In this way, perhaps it is the understanding of holy as hale and whole that is the most instructive. For it is in responding to that call to be his truest self that Moses comes to understand his wholeness, or as it might be said in Hebrew and Arabic, his shalom or salaam.

For the last four years, our graduating students have been engaged in this holy task. They arrived here after eighteen years of having been told by well-meaning people—friends, parents, teachers, religious leaders—who they were. And they got to spend the last four years figuring out if any of that was true. They were working on holy project of self-identity and self-discovery. Answering the question: “Who am I?”


And now, here they stand, poised to go off on the next stage of their journey. On a task no less important, a calling no less sacred.

Because despite the senior class anxieties to the contrary, the thing you do next is not the thing you’re locked into for the rest of your lives. Your lives are still a process of discovery and an evolving sense of self-definition. You will not have all the answers. You may change your mind several times, you may go down some blind alleys, you may make some outright U-turns. Take it from me, a Russian language major turned lawyer turned Methodist minister: your life path may not go in a straight line and it may even only make sense in hindsight.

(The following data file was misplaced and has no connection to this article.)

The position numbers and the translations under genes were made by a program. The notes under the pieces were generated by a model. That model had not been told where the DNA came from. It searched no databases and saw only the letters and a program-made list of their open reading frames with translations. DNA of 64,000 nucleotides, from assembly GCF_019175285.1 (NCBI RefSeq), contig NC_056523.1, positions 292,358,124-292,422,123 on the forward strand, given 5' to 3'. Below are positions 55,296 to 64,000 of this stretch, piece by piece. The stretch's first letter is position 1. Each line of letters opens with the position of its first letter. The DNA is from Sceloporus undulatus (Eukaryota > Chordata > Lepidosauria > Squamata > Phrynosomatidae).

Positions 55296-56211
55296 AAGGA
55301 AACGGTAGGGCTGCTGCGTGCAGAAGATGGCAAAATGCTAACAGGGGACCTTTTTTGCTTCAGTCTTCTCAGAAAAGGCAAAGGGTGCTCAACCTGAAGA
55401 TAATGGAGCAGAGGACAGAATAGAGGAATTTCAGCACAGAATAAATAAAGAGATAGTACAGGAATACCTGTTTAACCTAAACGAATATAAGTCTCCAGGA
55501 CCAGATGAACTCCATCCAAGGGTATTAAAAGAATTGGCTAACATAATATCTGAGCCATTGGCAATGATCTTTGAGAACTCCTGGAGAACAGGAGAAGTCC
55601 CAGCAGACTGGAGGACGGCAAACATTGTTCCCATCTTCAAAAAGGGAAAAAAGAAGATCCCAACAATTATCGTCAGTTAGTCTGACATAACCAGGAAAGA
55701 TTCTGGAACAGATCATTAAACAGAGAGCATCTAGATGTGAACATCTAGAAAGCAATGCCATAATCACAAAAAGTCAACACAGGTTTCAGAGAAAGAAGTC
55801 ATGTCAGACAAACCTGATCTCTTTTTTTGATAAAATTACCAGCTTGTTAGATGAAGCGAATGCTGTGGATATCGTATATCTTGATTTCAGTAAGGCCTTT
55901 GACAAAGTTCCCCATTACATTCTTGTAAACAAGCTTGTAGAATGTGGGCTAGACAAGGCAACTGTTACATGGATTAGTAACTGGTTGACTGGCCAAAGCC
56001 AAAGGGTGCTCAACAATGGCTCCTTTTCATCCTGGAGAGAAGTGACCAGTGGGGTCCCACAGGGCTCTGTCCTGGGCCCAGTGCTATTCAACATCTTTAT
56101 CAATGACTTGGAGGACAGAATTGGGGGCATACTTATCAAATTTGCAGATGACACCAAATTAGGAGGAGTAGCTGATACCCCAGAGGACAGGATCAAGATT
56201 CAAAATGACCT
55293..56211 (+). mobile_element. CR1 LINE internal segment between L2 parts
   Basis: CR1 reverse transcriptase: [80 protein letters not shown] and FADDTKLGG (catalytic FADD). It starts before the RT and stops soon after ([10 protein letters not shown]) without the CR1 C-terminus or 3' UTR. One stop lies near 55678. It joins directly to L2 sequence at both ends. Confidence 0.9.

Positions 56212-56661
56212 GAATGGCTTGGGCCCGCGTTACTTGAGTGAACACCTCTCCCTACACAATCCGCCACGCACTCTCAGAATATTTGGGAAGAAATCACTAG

But as long as you are engaged in the process of being open to the prompting to be your truest self, to respond to the powerful calls upon your heart to be the kind of person you were meant to be, to—in the words of Frederick Buechner—find that place where “your deep gladness and the world’s deep hunger meet,” so long as you are engaged in that process, you stand upon holy ground.

I understand that this is an anxious time, and that there are mixed emotions: anticipation, excitement, a little worry, maybe a lot of worry. It’s why the prophets always beg off—the calling to be your authentic self, to live into the promise of your life is an awesome one. It’s easier to stay in your quiet life tending your father in law’s sheep. But it is the promise of actually living into that reality and the promise that God is with us wherever we go—as God promises to Moses, to Isaiah, and to Jeremiah—that is why the prophets ultimately relent.